Editorial


S:I.M.O.N. is an e-journal of the Vienna Wiesenthal Institute for Holocaust Studies (VWI). It appears twice a year in English and German language. S:I.M.O.N. aims at both a transnational and comparative history of the Holocaust and Jewish Studies in Central and Eastern Europe within the broader contexts of the European history of the 20th and 21st century, including its prehistory, consequences and legacies as well as the history of memory.

S:I.M.O.N. serves as a forum for discussion of various methodological approaches. The journal especially wishes to strengthen the exchange between researchers from different scientific communities and to integrate both the Jewish history and the history of the Holocaust into the different “national” narratives. It also lays a special emphasis on memory studies and the analysis of politics of memory.  S:I.M.O.N. uses a double-blind review system, which means that both the reviewer’s and the author’s identities are concealed from each other hroughout the review process.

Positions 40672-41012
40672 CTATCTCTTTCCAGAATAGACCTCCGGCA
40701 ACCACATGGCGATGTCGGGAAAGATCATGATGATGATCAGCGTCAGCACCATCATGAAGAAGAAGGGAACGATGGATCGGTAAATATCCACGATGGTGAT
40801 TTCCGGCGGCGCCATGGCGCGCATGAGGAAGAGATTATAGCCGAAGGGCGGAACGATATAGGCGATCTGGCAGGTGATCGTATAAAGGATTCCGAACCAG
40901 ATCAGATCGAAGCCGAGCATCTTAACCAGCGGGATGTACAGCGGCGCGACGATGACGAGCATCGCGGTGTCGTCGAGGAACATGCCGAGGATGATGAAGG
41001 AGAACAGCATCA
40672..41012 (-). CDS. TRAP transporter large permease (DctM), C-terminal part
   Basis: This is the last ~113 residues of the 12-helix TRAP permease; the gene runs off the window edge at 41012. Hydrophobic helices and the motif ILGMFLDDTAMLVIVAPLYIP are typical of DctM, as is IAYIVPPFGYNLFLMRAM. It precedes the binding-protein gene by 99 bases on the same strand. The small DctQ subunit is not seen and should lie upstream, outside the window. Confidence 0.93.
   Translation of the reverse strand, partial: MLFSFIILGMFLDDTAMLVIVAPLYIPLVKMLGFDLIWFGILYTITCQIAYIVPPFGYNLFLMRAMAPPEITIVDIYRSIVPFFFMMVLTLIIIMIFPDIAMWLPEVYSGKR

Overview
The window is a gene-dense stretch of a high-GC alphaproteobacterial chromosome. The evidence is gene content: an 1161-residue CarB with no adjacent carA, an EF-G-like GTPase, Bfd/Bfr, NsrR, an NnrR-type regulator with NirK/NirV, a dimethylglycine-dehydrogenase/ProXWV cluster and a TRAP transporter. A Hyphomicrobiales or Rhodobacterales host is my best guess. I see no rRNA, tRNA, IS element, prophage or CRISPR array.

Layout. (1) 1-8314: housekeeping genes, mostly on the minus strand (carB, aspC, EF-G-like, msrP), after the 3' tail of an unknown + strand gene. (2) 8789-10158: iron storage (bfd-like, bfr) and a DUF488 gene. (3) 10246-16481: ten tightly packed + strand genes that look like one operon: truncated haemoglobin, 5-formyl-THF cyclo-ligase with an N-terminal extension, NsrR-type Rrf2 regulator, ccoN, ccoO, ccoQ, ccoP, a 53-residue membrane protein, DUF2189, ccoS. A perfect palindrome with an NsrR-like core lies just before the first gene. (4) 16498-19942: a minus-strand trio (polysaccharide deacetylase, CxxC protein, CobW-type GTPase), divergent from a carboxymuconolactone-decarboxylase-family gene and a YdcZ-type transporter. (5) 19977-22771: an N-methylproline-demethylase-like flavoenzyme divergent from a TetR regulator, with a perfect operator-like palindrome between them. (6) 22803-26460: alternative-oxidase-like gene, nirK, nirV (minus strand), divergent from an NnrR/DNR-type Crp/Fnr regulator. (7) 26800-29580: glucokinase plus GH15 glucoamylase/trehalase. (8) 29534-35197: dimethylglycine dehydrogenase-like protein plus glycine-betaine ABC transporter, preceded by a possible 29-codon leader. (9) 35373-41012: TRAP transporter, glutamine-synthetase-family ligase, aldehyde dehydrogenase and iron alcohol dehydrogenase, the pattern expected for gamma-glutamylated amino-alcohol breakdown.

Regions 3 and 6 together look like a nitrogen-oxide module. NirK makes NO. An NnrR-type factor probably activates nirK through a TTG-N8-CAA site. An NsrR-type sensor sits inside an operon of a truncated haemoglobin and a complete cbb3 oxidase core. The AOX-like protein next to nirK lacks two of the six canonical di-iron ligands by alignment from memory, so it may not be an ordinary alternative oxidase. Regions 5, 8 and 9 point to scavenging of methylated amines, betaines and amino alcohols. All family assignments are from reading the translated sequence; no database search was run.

Shoah: The journal deals with the history of the Shoah from multidisciplinary, transnational and comparative perspectives. It seeks to integrate studies on Jews as well as on other groups of victims of the Holocaust, especially on Roma, and of so far less researched regions of (East) Central and (South) Eastern Europe.

Intervention. The journal reports on research projects and their transmission into public events. It also informs about current educational and remembrance programs.

Methods. The journal serves as a forum for the discussion of methodological approaches as, for instance, the everyday history, oral history, gender history, the history of violence, anti-Semitism and racism and the theory of memory and memory politics.

DocumentatiON. The journal contributes to critical approaches on using and interpreting archival materials in the 21st century. 

Download the current issue S:I.M.O.N. 2017/1.

Articles